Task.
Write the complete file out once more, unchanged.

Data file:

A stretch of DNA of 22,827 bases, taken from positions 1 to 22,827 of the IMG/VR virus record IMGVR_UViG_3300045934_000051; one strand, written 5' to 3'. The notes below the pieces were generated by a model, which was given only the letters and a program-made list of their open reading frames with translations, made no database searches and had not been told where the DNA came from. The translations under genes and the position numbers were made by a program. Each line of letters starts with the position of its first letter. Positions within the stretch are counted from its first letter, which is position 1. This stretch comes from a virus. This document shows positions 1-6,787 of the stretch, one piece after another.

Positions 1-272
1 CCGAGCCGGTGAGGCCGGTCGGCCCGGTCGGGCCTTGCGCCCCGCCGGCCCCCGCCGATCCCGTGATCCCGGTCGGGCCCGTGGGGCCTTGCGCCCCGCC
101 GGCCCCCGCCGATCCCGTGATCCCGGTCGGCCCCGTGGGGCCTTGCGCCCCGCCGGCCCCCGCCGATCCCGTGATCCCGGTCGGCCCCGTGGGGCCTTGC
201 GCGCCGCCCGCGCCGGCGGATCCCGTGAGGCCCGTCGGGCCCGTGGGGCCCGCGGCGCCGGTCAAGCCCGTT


A stretch of DNA of 22,827 bases, taken from positions 1 to 22,827 of the IMG/VR virus record IMGVR_UViG_3300045934_000051; one strand, written 5' to 3'. The notes below the pieces were generated by a model, which was given only the letters and a program-made list of their open reading frames with translations, made no database searches and had not been told where the DNA came from. The translations under genes and the position numbers were made by a program. Each line of letters starts with the position of its first letter. Positions within the stretch are counted from its first letter, which is position 1. This stretch comes from a virus. This document shows positions 1-6,787 of the stretch, one piece after another.

Positions 1-272
1 CCGAGCCGGTGAGGCCGGTCGGCCCGGTCGGGCCTTGCGCCCCGCCGGCCCCCGCCGATCCCGTGATCCCGGTCGGGCCCGTGGGGCCTTGCGCCCCGCC
101 GGCCCCCGCCGATCCCGTGATCCCGGTCGGCCCCGTGGGGCCTTGCGCCCCGCCGGCCCCCGCCGATCCCGTGATCCCGGTCGGCCCCGTGGGGCCTTGC
201 GCGCCGCCCGCGCCGGCGGATCCCGTGAGGCCCGTCGGGCCCGTGGGGCCCGCGGCGCCGGTCAAGCCCGTT